Appreciating Diversity

by Carrie Lynn

Horizon Reporter

Being called the Ethnic Student Association can cause some confusion because the first impression is that this is only for international students.  While there are a lot of international students in the club it is actually for students of color and white student allies who are here on campus.

“By bringing together people of all ethnicities rather than focusing on one particular group, diversity is promoted,” Patricia Denga, an ESA member said.  “At ESA, blacks, whites, Asians, Europeans are all ethnic people and are welcome.  There are no restrictions to membership, all you need is an ethnicity, and this means everyone.”

The ESA was started by Whatcom Community College students in 2003 and is now being revitalized after a less active period said Krysta Walia, Whatcom’s multicultural academic support coordinator.  “We’re gaining momentum and were really excited,” Walia said.  “We want it to grow into something bigger than what it has been.”

The ESA meets every Friday and each meeting includes snacks, games and discussions about upcoming events.  “We start out the session by some cheesy fun game to get to know each other better and welcome in new people,” Walia said.

Discussion on topics of business such as upcoming events and activities that include community service, on-campus club-to-club collaboration, as well as learning about new cultures and identities, take up much of the ESA’s meeting time.  Walia says that this is not like another class, though.  “It’s all about meeting people and connecting with them,” she said.

The balance of the meetings are focused on finding leadership opportunities, developing yourself, involving and connecting, and building your resume.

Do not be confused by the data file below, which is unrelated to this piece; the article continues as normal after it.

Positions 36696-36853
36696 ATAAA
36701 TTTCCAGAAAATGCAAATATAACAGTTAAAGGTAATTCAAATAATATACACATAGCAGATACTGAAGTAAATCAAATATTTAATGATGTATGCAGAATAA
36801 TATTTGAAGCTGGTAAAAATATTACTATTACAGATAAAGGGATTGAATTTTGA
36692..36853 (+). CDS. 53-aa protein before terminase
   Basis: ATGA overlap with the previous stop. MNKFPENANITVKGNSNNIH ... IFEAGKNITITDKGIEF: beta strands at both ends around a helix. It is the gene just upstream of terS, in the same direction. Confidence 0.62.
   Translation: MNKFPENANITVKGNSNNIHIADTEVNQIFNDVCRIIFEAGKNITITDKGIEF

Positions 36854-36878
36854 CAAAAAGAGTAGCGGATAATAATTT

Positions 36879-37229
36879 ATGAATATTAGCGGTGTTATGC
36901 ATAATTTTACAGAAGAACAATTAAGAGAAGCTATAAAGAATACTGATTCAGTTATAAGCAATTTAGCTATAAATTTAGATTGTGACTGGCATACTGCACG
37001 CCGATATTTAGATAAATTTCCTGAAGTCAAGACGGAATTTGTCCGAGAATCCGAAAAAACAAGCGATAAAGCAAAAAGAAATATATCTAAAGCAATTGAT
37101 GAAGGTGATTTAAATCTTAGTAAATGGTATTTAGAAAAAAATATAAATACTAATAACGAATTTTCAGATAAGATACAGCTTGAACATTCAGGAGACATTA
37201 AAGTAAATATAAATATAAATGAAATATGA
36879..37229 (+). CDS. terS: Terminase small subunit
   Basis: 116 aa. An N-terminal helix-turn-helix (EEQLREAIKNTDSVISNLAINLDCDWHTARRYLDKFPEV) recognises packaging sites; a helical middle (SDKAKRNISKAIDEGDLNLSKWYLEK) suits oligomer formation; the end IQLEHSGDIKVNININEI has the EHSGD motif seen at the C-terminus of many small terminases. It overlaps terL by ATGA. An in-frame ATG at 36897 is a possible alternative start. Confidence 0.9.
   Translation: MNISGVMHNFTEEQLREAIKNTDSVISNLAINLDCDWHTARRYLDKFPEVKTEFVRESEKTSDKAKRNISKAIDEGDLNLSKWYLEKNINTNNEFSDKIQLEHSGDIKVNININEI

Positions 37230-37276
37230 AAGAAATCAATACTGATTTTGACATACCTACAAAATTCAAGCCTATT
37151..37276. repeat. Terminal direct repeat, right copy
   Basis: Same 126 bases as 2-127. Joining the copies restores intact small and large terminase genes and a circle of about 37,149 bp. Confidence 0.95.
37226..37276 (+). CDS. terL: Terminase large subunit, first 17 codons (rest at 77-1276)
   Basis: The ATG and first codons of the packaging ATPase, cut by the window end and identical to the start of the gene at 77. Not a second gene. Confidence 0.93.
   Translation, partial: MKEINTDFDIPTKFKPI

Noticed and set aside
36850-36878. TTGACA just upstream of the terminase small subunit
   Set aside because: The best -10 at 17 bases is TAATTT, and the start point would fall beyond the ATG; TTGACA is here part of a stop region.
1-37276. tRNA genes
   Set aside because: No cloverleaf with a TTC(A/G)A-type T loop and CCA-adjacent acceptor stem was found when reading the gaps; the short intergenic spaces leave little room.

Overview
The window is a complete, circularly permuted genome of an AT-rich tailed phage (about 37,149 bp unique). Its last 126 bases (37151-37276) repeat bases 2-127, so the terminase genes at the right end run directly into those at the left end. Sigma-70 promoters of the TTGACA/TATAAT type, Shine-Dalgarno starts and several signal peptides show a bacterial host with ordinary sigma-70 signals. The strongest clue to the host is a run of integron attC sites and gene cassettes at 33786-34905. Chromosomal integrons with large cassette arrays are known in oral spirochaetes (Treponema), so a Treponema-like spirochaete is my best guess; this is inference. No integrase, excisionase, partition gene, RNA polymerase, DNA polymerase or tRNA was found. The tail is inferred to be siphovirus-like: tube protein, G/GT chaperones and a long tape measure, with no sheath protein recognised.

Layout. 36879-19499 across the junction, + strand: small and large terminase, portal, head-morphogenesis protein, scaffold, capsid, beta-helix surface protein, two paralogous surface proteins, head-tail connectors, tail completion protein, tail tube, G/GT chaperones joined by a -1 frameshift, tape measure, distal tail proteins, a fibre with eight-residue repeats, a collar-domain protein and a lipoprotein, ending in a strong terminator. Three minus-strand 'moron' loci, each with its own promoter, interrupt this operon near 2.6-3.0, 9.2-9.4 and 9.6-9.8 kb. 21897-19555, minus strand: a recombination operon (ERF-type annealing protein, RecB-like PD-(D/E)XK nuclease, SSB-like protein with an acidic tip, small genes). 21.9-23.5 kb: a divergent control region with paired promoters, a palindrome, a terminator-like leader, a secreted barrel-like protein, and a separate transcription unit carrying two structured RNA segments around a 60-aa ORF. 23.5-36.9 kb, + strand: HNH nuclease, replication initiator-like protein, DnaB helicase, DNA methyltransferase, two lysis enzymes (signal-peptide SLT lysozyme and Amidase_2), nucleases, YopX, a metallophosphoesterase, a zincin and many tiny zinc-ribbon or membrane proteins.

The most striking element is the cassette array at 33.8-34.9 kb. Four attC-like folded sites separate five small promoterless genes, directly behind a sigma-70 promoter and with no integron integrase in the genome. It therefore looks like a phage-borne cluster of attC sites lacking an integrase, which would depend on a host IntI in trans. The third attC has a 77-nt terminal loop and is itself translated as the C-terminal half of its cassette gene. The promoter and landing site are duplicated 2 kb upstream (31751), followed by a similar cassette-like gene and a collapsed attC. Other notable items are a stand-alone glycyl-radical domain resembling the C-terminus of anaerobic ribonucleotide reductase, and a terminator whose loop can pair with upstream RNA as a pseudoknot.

“You get to meet people and have more friends,” said Walia. “The side bonus is that you make good friends, and who doesn’t want that?”

On April 14-16 the ESA attended a leadership conference in Yakima, Wash., called Students of Color Conference.  Through this conference they gained more knowledge in leadership and identity development and are now implementing what they have learned.

On May 12, eight ESA members went to the Skagit Valley Leadership conference.  Here they facilitated discussions around identity and culture with 120 middle school and high school students.

These eight ESA leaders shared their own poetry with the young students called “I am from” poems which demonstrated the quality of the individual.

Dawna Use, an ESA member, wrote, “I am a student, a freedom fighter, an equality protector, and wave rider,  I am eccentric and determined, I am me.”

At the recent Women of Color empowerment dinner at Western Washington University, the ESA participated along with Whatcom President Kathi Hiyane-Brown to celebrated the struggles and triumphs of women of color.

This was the first time Whatcom had an official table at this event and the first time President Kathi Hiyane-Brown attended.

All of the money going towards sponsoring a table at this dinner is for student scholarships.  “My hope for the future is that our students will get those scholarships,” Walia said.  “Those are my great big dreams and Whatcom is doing an amazing job of following their mission statement to support diversity.”

One of the core pieces to the ESA mission is cross-club collaboration and showing that this club is welcoming to all.  “We collaborate with the Queer/Straight Alliance, international clubs, as well as other student groups on campus, and we love doing that,” Walia said.

“I have been challenged and I am learning every single time I am there,” Walia said of her role.  “We have a growing membership that is changing every week.”

“It’s all about appreciating difference and learning about different perspectives,” Walia said.  “There are so many amazing experiences that we may not have had if we didn’t open our minds to something new and different.”


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